On Saturday 7th March 2020, the tenth Open Data Day took place with people around the world organising over 300 events to celebrate, promote and spread the use of open data. Thanks to generous support from key funders, the Open Knowledge Foundation was able to support the running of more than 60 of these events via our mini-grants scheme.
This blogpost is a report from YWCA Honduras who received funding from the Foreign and Commonwealth Office to host a focus group for local women from middle and low income backgrounds to discuss and generate data on female migration in Honduras.
The YWCA of Honduras has been working in data gathering on female migration in order to understand the problems and needs women in Honduras are facing and that make them want to leave their home country in hopes of a brighter future for them and their families.
Honduras has become an unsafe space for women to educate and work freely, violence and corruption limit the populations progress, and specifically places women at the top of the system victims. According to The Economic Commission for Latin America and the Caribbean (CEPAL), Honduras is consistently within the top five countries worldwide in terms of femicide rates. In other words, being a woman in Honduras is almost a death sentence.
In hopes of understanding and getting the word out, on why women in Honduras emigrate, we decided to run two different activities to obtain as much real data as possible.
Amid the world pandemic crisis, we designed an online consultation tool to ask women across the country their specific opinion on the circumstances that drive women to leave the country. We received 130 responses from women of ages 18-70, in 16 of the 18 different state departments in Honduras; 69.8% were mothers and belonged to different ethnic groups.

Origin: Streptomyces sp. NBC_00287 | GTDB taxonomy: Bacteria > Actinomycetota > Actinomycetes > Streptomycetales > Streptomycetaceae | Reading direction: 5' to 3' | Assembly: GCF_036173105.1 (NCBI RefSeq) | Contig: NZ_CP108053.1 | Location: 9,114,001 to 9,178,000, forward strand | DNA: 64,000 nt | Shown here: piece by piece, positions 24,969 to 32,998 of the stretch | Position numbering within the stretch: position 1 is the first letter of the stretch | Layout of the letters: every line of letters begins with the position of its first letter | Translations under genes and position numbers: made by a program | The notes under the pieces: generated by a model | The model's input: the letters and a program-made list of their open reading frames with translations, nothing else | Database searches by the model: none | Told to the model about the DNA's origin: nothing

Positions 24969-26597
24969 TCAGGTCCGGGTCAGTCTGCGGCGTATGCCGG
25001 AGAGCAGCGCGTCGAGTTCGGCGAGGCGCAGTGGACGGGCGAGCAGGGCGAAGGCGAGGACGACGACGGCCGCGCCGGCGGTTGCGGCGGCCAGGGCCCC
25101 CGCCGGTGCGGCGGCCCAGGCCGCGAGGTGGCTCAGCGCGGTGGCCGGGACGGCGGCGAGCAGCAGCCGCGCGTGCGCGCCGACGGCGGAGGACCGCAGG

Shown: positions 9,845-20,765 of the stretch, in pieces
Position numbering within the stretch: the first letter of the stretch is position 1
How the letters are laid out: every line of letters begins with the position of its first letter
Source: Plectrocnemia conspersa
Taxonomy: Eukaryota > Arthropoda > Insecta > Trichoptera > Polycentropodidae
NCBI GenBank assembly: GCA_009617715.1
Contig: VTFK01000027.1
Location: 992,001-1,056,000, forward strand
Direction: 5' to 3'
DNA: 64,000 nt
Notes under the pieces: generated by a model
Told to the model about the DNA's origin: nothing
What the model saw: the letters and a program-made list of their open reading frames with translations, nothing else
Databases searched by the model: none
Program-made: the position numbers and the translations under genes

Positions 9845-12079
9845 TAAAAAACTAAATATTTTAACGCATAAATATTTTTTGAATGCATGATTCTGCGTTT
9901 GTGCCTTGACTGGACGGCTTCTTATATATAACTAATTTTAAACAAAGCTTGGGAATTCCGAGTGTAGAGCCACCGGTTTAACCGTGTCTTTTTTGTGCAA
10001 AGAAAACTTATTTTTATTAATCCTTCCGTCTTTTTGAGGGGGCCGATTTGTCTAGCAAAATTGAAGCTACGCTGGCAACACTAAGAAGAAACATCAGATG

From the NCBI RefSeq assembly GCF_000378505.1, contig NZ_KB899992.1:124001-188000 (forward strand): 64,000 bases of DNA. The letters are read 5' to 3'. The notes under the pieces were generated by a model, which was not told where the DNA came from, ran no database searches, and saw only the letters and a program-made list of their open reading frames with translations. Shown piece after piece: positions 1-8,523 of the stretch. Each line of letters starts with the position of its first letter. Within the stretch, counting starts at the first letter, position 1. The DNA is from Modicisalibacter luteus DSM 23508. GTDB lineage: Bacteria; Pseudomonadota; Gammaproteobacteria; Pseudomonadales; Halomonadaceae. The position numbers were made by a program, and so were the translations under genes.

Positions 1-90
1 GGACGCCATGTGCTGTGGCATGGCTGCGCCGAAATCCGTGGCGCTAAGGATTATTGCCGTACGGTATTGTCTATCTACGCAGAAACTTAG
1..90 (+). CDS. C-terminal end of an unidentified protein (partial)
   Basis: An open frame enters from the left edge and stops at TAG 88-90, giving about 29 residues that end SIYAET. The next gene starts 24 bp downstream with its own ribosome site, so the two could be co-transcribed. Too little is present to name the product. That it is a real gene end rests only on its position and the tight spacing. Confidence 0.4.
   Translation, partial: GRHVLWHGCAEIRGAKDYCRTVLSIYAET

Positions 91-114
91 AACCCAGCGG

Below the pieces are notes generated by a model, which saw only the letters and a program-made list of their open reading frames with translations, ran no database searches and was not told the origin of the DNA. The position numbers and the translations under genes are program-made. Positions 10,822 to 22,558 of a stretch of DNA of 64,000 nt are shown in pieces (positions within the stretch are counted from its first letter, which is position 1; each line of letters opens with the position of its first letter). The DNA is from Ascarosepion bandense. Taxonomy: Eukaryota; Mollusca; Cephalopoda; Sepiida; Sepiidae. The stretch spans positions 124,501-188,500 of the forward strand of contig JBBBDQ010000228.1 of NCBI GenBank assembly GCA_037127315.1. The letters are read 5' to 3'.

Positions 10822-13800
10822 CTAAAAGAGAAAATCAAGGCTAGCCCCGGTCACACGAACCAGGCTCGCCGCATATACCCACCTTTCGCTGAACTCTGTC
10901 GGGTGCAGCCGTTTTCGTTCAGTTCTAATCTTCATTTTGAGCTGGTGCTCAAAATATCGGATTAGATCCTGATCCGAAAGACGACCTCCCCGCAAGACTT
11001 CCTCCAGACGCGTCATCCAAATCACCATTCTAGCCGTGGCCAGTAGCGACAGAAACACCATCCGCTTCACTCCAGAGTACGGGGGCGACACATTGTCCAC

Parallel to this study, on April 4th, we celebrated Open Data Day by conducting an online conversational group, integrated by 11 YWCA leaders and young women from Honduras in 3 different countries, where we discussed our thoughts and experiences around the subject.
According to the online inquiry, 56% of the women who answered the poll had a college degree or were currently pursuing one, and 74% of these educated women, had an interest in migrating from the country and 37.69% of them were currently unemployed. This clearly shows that even though most of the women had jobs, and superior education, they still considered the idea of searching for better opportunities in a different country. But why is this overlooked phenomenon happening? What do these women need to stay put and create a secure life for them and their families? Without a doubt, the answer relies on the same sources and their opinions shared with us.
Because of the consultation, we are able to gather important information, firstly by understanding the reasons why they want to migrate, and secondly, we found out which factors influenced their decision to remain in the country.
The reasons these Honduran women have for considering migrating were mainly the lack of security and economic development. The lack of economic opportunities, linked with unemployment, corruption and underpayment, was the main reason for reaching out into a brighter future; followed by the violence factor. Women live with fear; they fear for their lives and their children’s lives.
Among other reasons these women have to make them want to leave Honduras, we found gender and age discrimination, the lack of appropriate education and a good health care systems were also important factors for their motivation to leave.
As for their needs to remain in the country and to collaborate to its development, the demands are simple: education, health, security, appropriate fair payments, among other basic human needs.
Honduras is a country rich in culture and natural resources, we believe in the resilience of our women and our people, and we demand power structures inside and out of Honduras to comply with their efforts of transforming the nation into a developed country, a land of opportunities for all.